There’s no denying that 1965’s Rubber Soul was a breakthrough for The Beatles. With that record, the band had moved far beyond the “Love Me Do” and “From Me to You” tunes that defined their early records. In their place, you found tracks like “Girl” and “I’m Looking Through You.”
Marijuana and the music of Bob Dylan influenced the Fab Four’s songwriting heavily during this time. You could hear it clearly in John Lennon songs like “In My Life” and “Nowhere Man.” The subject matter was richer, and John was ready to explore new themes.
Looking back on this period before he died, John seemed especially proud of “In My Life.” With that track, he resolved to look into his own past for the first time and translate his experiences into song lyrics. The result was an unqualified success, but he needed a little help.
Paul McCartney was happy to chip in with the middle section’s melody, but the song still needed a solo break. On Rubber Soul, that became what sounds like an advanced harpsichord (i.e., baroque keyboard) part. But it’s trickier than the parts you hear when any Beatles play the keys.
The Beatles’ longtime producer altered the speed and pitch of the keyboard solo.
When The Beatles asked producer George Martin to come up with something, he found a solution that ended up sounding polished. After John asked him to deliver an “end of the world” sound for “A Day in the Life,” Martin coaxed just that out of classically trained musicians.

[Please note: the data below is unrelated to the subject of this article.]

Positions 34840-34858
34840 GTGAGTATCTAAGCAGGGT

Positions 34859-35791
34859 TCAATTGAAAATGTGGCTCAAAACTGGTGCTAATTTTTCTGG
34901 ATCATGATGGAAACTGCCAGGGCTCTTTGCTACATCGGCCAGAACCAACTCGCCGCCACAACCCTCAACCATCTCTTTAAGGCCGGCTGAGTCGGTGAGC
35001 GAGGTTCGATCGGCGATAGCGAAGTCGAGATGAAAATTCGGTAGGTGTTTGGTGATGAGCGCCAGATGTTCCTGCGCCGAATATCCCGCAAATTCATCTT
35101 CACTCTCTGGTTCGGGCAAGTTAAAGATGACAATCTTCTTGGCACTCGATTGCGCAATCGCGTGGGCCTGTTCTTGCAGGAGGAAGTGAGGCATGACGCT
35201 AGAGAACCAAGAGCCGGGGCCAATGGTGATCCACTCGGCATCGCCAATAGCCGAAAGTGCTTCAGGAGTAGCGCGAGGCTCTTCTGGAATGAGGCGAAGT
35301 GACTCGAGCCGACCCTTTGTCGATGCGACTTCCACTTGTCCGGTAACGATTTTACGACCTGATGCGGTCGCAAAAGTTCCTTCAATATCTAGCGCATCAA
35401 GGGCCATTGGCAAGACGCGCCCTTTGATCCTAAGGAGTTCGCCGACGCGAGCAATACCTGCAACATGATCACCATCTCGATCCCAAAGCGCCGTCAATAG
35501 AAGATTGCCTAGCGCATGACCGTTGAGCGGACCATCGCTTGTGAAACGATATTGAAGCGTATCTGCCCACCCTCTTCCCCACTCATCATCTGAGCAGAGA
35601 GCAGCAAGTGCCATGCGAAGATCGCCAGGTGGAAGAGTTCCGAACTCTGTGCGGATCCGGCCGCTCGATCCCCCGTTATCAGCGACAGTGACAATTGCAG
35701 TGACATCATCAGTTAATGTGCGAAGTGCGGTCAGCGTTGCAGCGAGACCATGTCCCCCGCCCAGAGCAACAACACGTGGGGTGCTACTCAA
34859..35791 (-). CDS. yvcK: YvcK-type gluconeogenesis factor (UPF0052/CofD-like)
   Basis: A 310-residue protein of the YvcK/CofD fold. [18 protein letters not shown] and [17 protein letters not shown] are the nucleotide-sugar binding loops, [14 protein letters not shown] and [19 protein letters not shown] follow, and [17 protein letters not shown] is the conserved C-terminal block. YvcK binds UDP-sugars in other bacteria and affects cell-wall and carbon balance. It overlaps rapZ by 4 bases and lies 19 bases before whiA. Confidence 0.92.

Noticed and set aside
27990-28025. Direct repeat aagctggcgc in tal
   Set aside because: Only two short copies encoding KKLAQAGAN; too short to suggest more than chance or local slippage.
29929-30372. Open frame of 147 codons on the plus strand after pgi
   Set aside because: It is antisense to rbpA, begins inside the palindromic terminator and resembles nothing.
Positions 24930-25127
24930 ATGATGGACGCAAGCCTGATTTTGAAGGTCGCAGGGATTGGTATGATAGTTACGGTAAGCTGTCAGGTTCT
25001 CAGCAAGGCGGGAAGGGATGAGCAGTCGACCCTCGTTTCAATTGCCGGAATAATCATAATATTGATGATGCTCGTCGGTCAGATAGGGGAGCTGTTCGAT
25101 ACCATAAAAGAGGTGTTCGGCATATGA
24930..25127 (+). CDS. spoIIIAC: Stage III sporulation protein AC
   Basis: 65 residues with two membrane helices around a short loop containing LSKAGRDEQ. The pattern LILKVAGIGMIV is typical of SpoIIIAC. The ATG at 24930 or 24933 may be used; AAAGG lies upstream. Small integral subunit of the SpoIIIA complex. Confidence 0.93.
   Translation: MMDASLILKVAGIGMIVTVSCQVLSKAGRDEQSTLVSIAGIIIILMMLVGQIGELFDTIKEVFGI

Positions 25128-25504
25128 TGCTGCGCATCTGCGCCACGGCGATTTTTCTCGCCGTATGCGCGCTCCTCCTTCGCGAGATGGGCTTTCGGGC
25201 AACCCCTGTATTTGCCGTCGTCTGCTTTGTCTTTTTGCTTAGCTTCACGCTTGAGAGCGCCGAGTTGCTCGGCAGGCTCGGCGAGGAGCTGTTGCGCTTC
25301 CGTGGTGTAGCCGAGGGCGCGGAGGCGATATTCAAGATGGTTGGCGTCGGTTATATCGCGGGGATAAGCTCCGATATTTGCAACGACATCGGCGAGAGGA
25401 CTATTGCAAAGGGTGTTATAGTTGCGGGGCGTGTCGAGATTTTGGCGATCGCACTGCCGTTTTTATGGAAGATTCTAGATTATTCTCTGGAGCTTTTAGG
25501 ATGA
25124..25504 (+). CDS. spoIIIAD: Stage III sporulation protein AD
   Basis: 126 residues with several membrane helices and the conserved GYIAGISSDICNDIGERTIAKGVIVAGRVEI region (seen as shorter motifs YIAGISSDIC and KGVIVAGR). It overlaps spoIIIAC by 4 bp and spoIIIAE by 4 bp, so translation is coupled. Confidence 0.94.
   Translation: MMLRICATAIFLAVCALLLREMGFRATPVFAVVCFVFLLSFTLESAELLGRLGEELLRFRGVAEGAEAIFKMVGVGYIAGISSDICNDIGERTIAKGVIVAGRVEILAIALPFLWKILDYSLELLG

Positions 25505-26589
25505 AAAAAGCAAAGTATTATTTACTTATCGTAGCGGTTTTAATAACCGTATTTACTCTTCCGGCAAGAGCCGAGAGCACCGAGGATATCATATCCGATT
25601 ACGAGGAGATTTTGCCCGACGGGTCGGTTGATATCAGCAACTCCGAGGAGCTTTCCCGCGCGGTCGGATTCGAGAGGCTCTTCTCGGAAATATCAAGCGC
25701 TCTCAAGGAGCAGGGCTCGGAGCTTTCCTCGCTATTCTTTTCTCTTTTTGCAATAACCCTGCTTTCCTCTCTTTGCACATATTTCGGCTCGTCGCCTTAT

During the Rubber Soul sessions, Martin took it upon himself to find a way to finish “In My Life.” In Anthology, he said how he came up with the solo while the band was having a tea break. But it was too difficult for him to play live in the studio.
So he played it at one octave lower and at half the speed you hear on the record. Then he sped it up to double time and played it for John, who gave it the thumbs-up. Listening to the record, you’d think it was a classically trained pianist handling the embellishments and runs.
But it was simply Martin up to his old studio tricks. It’s one of countless times he pulled off this type of thing for the Fab Four — and why he was often called “the fifth Beatle.”
Martin ranked ‘In My Life’ among his favorites by The Beatles.
Looking back on his Beatles work for the Anthology project, Martin described “In My Life” as “one of my favorite songs because it is so much John — a super track and such a simple song.” On that count, he and John agreed wholeheartedly.
That wasn’t always the case, as John preferred a rawer sound on records as the unabashed rock-and-roller (or “Ted,” in Martin’s words) in the band. When Martin (along with Paul) began putting together the medley for Abbey Road, John was vocal about how he hated the idea.
However, John compromised with the others on what turned out to be the band’s last studio album. Shortly after it was released, John told everyone he was quitting and moving on. It seemed like the right time for all concerned.